By Russ Bleemer
The United Nations this week took a big step in modeling conflict resolution for resolving workplace disputes. A new report says that, upon request, mediation will be the go-to method of resolving employment disputes for several high-profile UN agencies.
This effort not only serves the UN’s internal purposes but also provides an example for the governments world-wide that support UN efforts.
The Annual Report issued this morning by the Office of the Ombudsman for United Nations Funds and Programmes reveals that in 2021, its five associated UN agencies have elevated mediation’s role in their operations via a new Mediation Pledge in which the organizations each pledge to use third-party neutrals to address internal conflict.
The Ombudsman for United Nations Funds and Programmes works to resolve employment disputes within the United Nations Development Programme; the United Nations Population Fund; the United Nations International Children’s Emergency Fund, better known as UNICEF; the UN Office for Project Services, and the United Nations Entity for Gender Equality and the Empowerment of Women, known as UN-Women.
Management and staff at the organizations have long been able to opt into the Ombudsman system, which, according to the Ombudsman’s website at fpombudsman.org, provides informal grievance procedures with which the Ombudsman “may consider conflicts of any nature arising from employment“ within the organizations “and related funds and programmes.”
UN employees at the organizations can contact the Ombudsman “at any stage, for help on any work-related problem where a perspective outside of formal channels would be helpful.”
The new pledge, adopted this year by the five agencies, seeks to increase mediation use as part of the Ombudsman’s system of conflict resolution, with the signing agencies acknowledging that a mediated settlement addresses all parties’ interests and can lead to a more harmonious and less stressful workplace. The texts of the pledges commit to increase mediation use backed by “statements of principles.” Other than the references to the adopting agencies, the pledges include the following:
- In the event of a workplace conflict between [the signing agency] and a member of its personnel, the organization is prepared to discuss the possibility of resolving the conflict through Mediation.
- At the request of the member of personnel or of [the signing agency], an initial discussion on the suitability of Mediation will be hosted by the Mediation Unit of the Office of the Ombudsman for United Nations Funds and Programmes.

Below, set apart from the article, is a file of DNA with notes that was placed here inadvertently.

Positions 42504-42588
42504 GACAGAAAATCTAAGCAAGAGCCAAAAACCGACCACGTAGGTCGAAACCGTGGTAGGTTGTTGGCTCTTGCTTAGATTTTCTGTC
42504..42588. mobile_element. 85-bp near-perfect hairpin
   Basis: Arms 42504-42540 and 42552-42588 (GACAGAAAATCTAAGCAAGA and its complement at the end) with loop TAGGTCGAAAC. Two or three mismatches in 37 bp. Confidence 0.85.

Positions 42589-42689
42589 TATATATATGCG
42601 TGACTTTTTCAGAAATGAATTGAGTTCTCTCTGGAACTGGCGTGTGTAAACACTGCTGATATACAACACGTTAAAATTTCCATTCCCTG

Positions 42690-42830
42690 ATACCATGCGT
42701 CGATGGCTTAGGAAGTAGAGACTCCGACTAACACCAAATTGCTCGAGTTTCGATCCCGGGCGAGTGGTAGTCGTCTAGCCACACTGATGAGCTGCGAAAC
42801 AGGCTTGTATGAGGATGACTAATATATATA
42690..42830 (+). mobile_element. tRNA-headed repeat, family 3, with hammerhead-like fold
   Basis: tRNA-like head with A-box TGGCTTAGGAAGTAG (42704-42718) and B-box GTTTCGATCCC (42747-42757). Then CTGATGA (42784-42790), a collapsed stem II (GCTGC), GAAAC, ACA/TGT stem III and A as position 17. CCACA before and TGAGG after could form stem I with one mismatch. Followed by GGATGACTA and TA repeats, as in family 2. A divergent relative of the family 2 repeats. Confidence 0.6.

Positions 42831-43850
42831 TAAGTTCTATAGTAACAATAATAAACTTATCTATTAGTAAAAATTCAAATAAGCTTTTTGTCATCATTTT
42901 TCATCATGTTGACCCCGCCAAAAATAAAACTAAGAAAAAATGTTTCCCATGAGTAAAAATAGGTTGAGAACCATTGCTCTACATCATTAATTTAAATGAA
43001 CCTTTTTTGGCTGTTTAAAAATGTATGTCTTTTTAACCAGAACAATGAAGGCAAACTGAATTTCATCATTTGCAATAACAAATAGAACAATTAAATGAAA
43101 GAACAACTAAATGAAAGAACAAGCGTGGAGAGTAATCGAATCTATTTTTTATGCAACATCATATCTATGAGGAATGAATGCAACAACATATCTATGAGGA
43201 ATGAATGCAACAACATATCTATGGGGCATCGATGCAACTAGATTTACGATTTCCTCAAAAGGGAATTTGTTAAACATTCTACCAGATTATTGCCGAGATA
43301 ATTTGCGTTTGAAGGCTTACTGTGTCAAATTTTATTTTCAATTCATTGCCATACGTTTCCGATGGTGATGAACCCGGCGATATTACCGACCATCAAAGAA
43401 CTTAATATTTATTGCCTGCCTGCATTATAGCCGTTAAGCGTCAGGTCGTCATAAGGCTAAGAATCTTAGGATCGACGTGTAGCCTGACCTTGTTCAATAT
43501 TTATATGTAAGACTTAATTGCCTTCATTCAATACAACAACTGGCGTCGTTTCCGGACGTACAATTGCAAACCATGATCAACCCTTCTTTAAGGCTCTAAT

- At any time during the mediation process after the initial discussion, if one or both parties believe that Mediation is not viable in their case, either party may withdraw and proceed with formal options to resolve the matter.
The report further notes that the Ombudsman Office has been beefing up its mediation resources over the past year, in time for the pledge rollouts. It has developed a new web page offering its materials at https://fpombudsman.org/what-we-do/mediation/. These include, among other items, a mediation guide (available in Arabic, English, French, and Spanish); a mediation training flyer; a guide for lawyers and parties in mediation; and a copy of the Ombudsman Office’s agreement to mediate.
The Ombudsman Office has also increased its outreach and training to promote the use and understanding of mediation services, including 14 specialized training sessions for human resources professionals worldwide that involved more than 450 UNICEF human resources staffers.
According to the new Annual Report, even in the face of the pandemic, this increase in mediation services led to record numbers of mediation cases in 2020, with a 97% settlement rate. Mediation now accounts for a greater proportion—almost double that of previous years—of cases brought to the Ombudsman office’s attention. Full details on the case breakdowns and the Ombudsman Office’s activities can be found in the report, just posted at the website link above.
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The author edits Alternatives to the High Cost of Litigation for CPR.